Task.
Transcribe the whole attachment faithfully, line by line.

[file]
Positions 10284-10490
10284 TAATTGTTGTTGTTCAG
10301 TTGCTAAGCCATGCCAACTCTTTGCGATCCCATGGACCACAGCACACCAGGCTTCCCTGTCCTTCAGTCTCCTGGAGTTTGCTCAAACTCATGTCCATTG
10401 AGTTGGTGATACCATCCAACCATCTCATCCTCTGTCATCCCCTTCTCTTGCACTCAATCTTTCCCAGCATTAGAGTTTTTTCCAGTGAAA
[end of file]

Positions 10284-10490
10284 TAATTGTTGTTGTTCAG
10301 TTGCTAAGCCATGCCAACTCTTTGCGATCCCATGGACCACAGCACACCAGGCTTCCCTGTCCTTCAGTCTCCTGGAGTTTGCTCAAACTCATGTCCATTG
10401 AGTTGGTGATACCATCCAACCATCTCATCCTCTGTCATCCCCTTCTCTTGCACTCAATCTTTCCCAGCATTAGAGTTTTTTCCAGTGAAA